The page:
The fairly complicated plot finds Kristofferson investigating a freak plane crash that looks super weird. He winds up hanging out with Ladd who tries to get him to run away with her. We then discover that she’s a time cop from the future who’s investigating…something. I both don’t want to give away details and also missed a few things in the watching, but it turns out that Kristofferson is important and had some involvement in a previous time cop mission.

I was really impressed with how the stories weaved together. Kristofferson and Ladd are on different time lines and in different places in the story when they meet in various scenes and yet everything’s presented in an understandable manner, something that’s not always easy to do in a time travel picture.

I also really liked Kristofferson and Ladd in their roles. They both came off as interesting and complex without bogging things down too much in emotionalism. I also dug Ladd’s boss in the future and her robot assistant or whatever he was supposed to be. I’m not sure what either of their names were, but one of them had a very recognizable voice to me that I couldn’t place.

Anyway, if you’re into time travel movies or like strange futures, Cheryl Ladd or Kris Kristofferson than you can do a lot worse than checking out Millennium.

‘Point’ Taken: A Point Break Review

2008-05-23
4:42:50 am

Woah. I think I fell in love with Point Break tonight. I’d heard about it over the years, am a big Swayze fan and have even seen the Mythbusters episode that talks about the parachuting scenes (I mean, a movie’s gotta be pretty rad if the Mythbusters take it on…or completely ridiculous). If nothing else, I now want to jump out of an airplane, rob a bank, surf and hang out with Keanu Reeves, Patrick Swayze and Lori Petty. Anyway, let’s jump into:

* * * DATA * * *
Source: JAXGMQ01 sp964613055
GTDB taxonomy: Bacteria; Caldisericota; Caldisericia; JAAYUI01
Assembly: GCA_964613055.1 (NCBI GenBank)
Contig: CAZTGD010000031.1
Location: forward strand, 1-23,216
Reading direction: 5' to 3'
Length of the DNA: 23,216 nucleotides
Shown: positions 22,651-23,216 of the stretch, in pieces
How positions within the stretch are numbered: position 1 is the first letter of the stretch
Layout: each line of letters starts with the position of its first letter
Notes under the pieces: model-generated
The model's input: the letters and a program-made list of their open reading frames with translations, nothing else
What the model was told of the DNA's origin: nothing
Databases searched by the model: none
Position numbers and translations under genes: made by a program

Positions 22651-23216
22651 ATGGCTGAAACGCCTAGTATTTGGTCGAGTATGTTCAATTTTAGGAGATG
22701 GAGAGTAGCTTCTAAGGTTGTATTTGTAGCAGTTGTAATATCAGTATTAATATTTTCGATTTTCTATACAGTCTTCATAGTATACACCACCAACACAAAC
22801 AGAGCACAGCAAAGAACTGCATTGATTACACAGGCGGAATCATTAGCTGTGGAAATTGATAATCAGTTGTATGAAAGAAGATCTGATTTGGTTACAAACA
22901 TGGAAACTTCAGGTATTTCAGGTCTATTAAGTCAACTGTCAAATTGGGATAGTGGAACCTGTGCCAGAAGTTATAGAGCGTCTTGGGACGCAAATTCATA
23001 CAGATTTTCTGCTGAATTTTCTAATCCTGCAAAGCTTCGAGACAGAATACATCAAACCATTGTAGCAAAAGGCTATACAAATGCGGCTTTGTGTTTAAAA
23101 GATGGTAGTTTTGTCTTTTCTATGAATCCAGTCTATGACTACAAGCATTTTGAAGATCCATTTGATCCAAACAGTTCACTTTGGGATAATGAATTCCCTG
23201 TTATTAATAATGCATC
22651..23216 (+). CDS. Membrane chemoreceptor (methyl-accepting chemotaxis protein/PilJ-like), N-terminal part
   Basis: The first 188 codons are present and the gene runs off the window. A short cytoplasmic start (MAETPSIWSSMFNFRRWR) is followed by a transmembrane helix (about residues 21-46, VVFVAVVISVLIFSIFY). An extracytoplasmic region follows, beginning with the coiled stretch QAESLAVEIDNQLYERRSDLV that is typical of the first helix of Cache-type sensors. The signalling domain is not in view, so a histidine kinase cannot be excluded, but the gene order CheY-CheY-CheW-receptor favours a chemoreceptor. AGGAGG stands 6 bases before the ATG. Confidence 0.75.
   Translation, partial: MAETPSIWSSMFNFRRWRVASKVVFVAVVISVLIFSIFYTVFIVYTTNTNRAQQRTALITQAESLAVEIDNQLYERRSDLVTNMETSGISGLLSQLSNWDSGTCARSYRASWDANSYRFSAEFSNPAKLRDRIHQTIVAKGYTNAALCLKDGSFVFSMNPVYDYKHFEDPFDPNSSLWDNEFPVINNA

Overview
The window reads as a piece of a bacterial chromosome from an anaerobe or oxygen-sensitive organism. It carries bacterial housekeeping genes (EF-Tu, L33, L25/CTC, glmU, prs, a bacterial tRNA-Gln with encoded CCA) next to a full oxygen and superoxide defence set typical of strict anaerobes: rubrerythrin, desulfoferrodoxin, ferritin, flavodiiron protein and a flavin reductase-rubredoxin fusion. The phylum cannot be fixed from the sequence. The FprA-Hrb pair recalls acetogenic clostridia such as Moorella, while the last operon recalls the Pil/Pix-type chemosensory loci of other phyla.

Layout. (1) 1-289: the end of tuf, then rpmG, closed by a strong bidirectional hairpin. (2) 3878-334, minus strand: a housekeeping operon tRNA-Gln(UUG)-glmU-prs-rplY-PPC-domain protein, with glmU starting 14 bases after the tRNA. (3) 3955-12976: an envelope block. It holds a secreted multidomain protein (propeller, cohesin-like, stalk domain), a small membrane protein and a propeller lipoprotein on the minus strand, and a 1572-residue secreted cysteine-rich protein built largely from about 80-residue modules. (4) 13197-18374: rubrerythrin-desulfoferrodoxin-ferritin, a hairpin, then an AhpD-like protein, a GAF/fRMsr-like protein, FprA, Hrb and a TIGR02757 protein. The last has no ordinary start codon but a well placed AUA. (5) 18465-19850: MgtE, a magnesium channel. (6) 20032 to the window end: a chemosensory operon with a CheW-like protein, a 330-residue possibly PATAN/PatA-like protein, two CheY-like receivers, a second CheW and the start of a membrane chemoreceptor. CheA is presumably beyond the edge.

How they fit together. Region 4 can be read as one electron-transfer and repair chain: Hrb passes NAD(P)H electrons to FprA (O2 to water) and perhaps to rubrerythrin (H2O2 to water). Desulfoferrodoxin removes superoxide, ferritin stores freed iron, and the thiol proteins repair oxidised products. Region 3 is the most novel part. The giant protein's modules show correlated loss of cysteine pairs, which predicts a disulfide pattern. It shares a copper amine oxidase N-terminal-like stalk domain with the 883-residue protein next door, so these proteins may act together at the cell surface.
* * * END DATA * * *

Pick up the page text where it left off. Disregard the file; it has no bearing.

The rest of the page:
Point Break (1991)

Directed by Kathryn Bigelow

Written by Rick King & W. Peter Iliff

Starring Keanu Reeves, Patrick Swayze, Gary Busey, Lori Petty, John C. McGinley, Anthony Kiedis & Tom Sizemore (for a second)

Okay, so I’ve gotten a few complaints (really, just from Em, but she’s the only one that I’ve heard from next to Ben and Rickey) that the reviews zoom in on the plot a bit too much, so I’m going to try and keep the summarizing up and the in-depth plot reviews down (we’ll see how that works out).

Here’s the basic plot, Keanu plays Johnny Utah, an FBI agent who recently transfered to the robbery unit in LA. His partner is Gary Busey who actually plays one of the less crazy dudes in the movie. They’re trying to bring down a group of bank robbers calling themselves the Ex Presidents (they put on president masks while pulling their jobs). Busey’s got this crazy idea that the robbers are actually surfers (apparently the other agents consider this a crackpot theory, it sounds like good detective work to me, but what do I know?). So, to try and figure out which gang of surfers knocks off banks only during the summer months, Utah goes undercover, gets Lori Petty to teach him to surf and ingratiates himself to a group of surfers including Swayze who plays Bodhi, the lead bank robber. They become friendly, which, of course leads to conflict, much of which takes place while skydiving.